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How do I troubleshoot a slow hard drive?

My laptop is running very slow in the last days and sometimes when I turn it on, I get to that Windows 7 system repair screen. I tried to repair it and the repair failed due to a "I/O device error".

Trying to install Ubuntu is also hard (I had a dual boot system, but the filed windows repair mixed Grub up). It freezes after the "system requirements screen".

Because of this I/O error, I am guessing I have some problem in my HD.

How could I diagnose this? I would like to be sure that the HD is my problem before buying a new one.

Thanks!

EDIT: @Chopper3 I've read the FAQ and searched the kinds of topics in super user and server fault. I thought the right place was in server fault because there are a lot of topics and hardware and HDs there. Sorry if I was mistaken.

EDIT2: Sorry I forgot to mention, in the SMART diagnosis it it green and "few bad blocks"

EDIT3: Hey guys, I could do none of these, since My computer stopped working at all. Formatting and reinstalling didn't help, but running from liveCD works, so I think it might be HD. I will have to change it, since the computer is now unusable.

Tks for your help

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migrated from serverfault.com Aug 8 '12 at 15:35

This question came from our site for system and network administrators.

marked as duplicate by studiohack Aug 14 '12 at 3:11

This question has been asked before and already has an answer. If those answers do not fully address your question, please ask a new question.

3 Answers 3

up vote 3 down vote accepted

Do Not continue using the drive until you are sure that it is healthy. The longer you use a failing drive the worse and more unreliable it becomes.

There are a variety of bootable disk utilities to test the health of Hard Drives. One simple but effective tool I like to use is Drive Fitness Test. This will tool will essentially go through the drive checking for bad sectors as well as performing a number of other checks in the process.

If DFT reports that the drive is failing (diagnostics in red box) you should check to see if the drive is still under warranty and if possible file an RMA claim to get it replaced.

If it does not report any problems (green ok) then you don't need to worry for the time being about Hard Drive health and should look elsewhere for the problem.

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This is windows only, right? Unfortunately my Windows does not boot :( –  Oscar Aug 8 '12 at 16:11
    
This is a Bootable CD, you don't need to get into Windows to run it. –  jmreicha Aug 8 '12 at 16:13
    
Ah, ok, sorry. Somehow the link redirected to the Hitachi Align Tool download page. I will download the Drive Fitness Test and use it tonight –  Oscar Aug 8 '12 at 16:22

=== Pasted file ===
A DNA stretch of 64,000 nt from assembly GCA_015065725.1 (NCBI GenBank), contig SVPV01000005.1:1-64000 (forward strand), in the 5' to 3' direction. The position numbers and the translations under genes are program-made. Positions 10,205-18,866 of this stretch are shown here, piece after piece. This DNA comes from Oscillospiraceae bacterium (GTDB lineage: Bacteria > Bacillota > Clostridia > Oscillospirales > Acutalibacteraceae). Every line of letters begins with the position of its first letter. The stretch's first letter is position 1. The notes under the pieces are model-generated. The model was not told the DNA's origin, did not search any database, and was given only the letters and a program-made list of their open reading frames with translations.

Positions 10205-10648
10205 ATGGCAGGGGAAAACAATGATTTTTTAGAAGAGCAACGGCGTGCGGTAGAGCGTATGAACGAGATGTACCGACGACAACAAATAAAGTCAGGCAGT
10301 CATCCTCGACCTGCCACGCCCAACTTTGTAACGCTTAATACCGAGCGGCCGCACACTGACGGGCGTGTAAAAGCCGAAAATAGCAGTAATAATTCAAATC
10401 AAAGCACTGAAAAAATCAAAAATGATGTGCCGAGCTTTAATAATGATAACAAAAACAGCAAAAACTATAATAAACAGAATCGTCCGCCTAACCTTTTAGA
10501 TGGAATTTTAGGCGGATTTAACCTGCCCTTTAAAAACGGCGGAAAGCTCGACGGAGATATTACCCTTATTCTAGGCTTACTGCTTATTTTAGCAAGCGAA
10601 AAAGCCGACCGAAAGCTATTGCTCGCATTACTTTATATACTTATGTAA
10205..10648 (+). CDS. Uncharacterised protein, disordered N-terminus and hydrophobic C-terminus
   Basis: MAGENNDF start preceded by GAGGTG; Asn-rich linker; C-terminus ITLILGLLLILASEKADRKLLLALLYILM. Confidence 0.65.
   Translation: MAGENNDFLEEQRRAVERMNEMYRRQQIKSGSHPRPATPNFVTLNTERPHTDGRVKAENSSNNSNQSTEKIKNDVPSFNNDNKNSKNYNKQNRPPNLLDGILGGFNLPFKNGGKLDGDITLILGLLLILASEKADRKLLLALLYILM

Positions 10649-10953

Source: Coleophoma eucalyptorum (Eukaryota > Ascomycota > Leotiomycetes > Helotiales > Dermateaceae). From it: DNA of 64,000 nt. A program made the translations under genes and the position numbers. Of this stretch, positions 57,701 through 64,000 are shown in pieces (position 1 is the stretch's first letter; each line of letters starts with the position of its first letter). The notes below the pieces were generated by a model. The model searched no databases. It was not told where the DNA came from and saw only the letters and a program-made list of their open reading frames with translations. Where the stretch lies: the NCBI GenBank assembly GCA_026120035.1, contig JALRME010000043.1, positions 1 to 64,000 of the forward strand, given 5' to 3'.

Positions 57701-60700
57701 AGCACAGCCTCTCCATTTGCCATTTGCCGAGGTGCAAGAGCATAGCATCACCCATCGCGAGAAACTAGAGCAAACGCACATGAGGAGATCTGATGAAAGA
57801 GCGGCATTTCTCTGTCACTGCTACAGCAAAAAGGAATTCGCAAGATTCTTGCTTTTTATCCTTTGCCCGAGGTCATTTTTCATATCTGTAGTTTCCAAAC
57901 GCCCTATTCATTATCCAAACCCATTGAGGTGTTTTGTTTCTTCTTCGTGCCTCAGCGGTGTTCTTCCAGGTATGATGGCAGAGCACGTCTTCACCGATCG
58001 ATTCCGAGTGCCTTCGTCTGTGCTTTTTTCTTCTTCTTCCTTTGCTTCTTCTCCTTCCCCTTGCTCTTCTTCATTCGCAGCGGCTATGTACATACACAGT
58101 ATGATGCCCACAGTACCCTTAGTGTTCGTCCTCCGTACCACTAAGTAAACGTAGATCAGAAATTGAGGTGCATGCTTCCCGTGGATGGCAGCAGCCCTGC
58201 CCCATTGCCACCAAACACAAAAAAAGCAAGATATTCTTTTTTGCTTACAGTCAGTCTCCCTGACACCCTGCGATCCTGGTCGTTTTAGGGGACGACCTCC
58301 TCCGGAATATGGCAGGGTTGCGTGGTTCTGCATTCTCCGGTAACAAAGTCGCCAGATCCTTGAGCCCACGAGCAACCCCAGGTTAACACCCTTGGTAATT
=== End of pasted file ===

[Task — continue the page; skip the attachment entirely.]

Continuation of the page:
1  
I apologize, here is the link I was going for. hgst.com/support/index-files/simpletech-legacy-downloads#DFT –  jmreicha Aug 8 '12 at 16:24
    
great, thanks! I will run it tonight! –  Oscar Aug 8 '12 at 16:27

Try booting into Ubuntu with the Live Disk. Once you are logged in, check the device status and S.M.A.R.T. status. If there is any fault in that, you know you have a damaged hard drive.

Next it would be advisable to run

$ sudo fsck -t ext4 /dev/sdb

or the equivalent for your system.

Next check for bad sectors using:

$ sudo badblocks -v /dev/sdb1

Or the relevant equivalent.

This will give you information about your HDD's status.

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Sorry I forgot to mention, in the SMART diagnosis it it green and "few bad blocks" I will check these other commands, thanks! –  Oscar Aug 8 '12 at 15:58
    
Do check it. Any bad blocks are a bad omen to the remaining life of your disk. –  darnir Aug 8 '12 at 16:00

Without specifics about the laptop or hard drive, the best thing you can do is check the manufacturer's website for any diagnostic tools available. For instance, Seagate has SeaTools. These are typically the best because they are drive specific.

If there aren't any available from the manufacturer, here is a list of drive utilities at Major Geeks to help you find something you need.

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My computer is an acer Aspire 5820tgz, but in the specification website I cannot find anything about its details: support.acer.com/acerpanam/notebook/2010/Acer/Aspire/… –  Oscar Aug 8 '12 at 16:03
1  
The website will not tell you because they used various drives in that model. You would need the build sheet for your specific laptop. You can check the device manager or run system information utility to get more info. Often the model number is listed there. Conducting an Internet search with the model number can help you find the specific drive manufacturer. Ubuntu can give you the same information, I just don't know specifically how to describe it to you. –  CharlieRB Aug 8 '12 at 17:20
    
Ok, I will check the disk utility and get back to you –  Oscar Aug 8 '12 at 17:24

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